The rainbow wings of insects may actually mean something

Turns out those rainbow-splashed colors that reflect off of insect wings- the ones I’ve been seeing for years and not thinking much of- may serve a communication function:

These extremely thin wings reflect vivid color patterns caused by thin film interference. The visibility of these patterns is affected by the way the insects display their wings against various backgrounds with different light properties. The specific color sequence displayed lacks pure red and matches the color vision of most insects, strongly suggesting that the biological significance of WIPs lies in visual signaling.

It also just so happens that I had a photo in my archives (above) perfectly illustrating the phenomenon. The reflections are visible against the dark background but not the light background.

(via Arthropoda)

source: Shevtsova, E., Hansson, C., Janzen, D., & Kjaerandsen, J. (2011). Stable structural color patterns displayed on transparent insect wings. Proceedings of the National Academy of Sciences, 108 (2), 668-673 DOI: 10.1073/pnas.1017393108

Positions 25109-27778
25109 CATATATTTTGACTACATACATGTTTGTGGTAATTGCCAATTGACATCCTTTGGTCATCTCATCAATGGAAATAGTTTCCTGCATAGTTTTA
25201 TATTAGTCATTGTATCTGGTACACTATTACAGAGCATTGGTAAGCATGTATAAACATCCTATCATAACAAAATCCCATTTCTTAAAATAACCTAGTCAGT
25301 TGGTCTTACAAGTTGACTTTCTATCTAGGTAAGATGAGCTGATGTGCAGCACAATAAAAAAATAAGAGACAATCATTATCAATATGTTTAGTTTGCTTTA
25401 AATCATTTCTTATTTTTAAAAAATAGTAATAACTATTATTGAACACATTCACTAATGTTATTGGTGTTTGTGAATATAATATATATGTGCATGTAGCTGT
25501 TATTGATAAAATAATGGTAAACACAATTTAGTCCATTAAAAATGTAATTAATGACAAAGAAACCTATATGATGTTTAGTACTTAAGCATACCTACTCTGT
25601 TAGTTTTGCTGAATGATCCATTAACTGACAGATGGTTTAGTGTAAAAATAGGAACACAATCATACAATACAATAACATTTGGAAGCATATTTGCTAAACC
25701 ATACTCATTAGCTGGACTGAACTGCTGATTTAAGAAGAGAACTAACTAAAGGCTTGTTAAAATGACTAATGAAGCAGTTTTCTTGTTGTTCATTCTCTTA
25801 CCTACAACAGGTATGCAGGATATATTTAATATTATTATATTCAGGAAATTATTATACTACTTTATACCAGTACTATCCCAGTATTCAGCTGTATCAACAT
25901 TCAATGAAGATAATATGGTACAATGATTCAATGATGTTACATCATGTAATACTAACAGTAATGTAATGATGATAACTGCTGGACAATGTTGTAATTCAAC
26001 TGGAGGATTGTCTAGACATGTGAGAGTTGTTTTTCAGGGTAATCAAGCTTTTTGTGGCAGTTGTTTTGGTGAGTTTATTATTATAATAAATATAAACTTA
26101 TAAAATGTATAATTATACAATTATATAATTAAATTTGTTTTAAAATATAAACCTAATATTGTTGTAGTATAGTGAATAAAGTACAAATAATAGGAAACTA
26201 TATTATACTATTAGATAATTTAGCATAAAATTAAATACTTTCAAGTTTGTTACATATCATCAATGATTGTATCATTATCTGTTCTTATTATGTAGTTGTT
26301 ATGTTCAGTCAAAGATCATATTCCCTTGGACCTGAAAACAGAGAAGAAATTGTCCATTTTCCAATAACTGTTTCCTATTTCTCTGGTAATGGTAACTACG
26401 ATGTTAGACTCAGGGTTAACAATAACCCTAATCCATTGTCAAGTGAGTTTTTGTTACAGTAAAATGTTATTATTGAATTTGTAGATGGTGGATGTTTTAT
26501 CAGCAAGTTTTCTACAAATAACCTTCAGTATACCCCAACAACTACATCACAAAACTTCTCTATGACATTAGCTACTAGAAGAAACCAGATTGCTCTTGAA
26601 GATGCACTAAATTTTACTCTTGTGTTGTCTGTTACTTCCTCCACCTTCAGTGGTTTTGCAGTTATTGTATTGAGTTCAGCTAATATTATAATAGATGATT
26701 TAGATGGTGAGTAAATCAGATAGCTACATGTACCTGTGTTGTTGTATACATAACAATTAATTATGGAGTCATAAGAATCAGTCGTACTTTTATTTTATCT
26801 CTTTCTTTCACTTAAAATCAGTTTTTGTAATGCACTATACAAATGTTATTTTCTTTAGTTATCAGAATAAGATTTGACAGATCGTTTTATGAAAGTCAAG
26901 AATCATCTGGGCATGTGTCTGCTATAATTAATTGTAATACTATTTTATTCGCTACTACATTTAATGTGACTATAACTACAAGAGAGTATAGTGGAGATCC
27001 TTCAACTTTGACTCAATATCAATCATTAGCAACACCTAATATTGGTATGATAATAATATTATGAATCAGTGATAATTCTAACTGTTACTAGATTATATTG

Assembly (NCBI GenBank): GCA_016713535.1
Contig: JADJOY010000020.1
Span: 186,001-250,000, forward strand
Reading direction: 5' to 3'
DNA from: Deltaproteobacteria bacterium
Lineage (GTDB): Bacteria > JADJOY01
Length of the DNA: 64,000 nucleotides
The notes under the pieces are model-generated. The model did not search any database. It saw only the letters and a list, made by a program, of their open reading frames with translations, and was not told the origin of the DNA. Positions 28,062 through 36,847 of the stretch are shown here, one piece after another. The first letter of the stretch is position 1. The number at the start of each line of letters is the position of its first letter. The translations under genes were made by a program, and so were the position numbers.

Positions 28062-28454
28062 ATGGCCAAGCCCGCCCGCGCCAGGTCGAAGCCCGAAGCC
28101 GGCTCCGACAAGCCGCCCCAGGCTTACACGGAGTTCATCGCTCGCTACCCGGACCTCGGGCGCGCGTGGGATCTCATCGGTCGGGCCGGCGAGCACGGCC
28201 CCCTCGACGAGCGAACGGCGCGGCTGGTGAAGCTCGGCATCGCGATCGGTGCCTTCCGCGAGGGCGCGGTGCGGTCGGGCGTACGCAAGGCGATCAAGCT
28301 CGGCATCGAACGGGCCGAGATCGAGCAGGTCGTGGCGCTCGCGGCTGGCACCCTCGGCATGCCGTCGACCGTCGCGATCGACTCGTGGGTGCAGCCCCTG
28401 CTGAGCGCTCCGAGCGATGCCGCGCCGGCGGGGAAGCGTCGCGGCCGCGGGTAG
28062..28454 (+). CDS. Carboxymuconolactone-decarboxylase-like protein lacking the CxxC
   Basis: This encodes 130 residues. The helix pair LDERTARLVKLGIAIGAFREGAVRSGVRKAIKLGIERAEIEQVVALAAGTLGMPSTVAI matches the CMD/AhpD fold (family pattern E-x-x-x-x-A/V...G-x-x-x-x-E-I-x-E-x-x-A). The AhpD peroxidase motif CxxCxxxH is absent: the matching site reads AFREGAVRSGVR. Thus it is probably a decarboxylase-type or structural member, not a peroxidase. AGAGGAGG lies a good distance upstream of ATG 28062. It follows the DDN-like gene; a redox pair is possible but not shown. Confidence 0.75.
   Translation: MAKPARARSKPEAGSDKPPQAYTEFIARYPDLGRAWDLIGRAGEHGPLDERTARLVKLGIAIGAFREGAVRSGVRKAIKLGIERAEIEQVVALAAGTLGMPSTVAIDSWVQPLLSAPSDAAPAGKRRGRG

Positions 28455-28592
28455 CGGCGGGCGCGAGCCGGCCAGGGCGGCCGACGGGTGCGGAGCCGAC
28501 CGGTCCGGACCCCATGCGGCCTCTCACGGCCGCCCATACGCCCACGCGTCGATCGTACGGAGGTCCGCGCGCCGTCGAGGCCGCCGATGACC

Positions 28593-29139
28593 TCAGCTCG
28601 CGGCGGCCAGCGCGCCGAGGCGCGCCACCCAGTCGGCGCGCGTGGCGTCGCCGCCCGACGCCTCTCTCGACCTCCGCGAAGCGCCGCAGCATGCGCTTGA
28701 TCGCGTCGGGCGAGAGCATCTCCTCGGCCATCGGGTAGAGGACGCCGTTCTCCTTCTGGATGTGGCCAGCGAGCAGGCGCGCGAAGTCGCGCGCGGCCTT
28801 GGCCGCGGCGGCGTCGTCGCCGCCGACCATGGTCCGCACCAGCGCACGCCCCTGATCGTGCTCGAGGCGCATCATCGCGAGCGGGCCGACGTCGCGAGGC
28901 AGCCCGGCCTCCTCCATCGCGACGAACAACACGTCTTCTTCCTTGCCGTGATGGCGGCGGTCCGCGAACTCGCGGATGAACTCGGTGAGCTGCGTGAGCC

9 thoughts on “The rainbow wings of insects may actually mean something”

  1. One of my professors used to say that if a species sends signals for intraspecific communication, then a predator is likely adapted to see the signal as well – the next step here would be to see if predators use the colors to spot their next Dish o’ Diptera!

    1. I’m amused that Jerry’s reaction was identical to my own: “Aaaaaahhh!!! I’ve seen those patterns for years, but never found the curiosity to wonder about them!”

  2. Alex, do you have any detailed info about their wings’ inner structure? Is there a good SEM image of the wing structure which is responsible for the interference colours? Thank you in advance!

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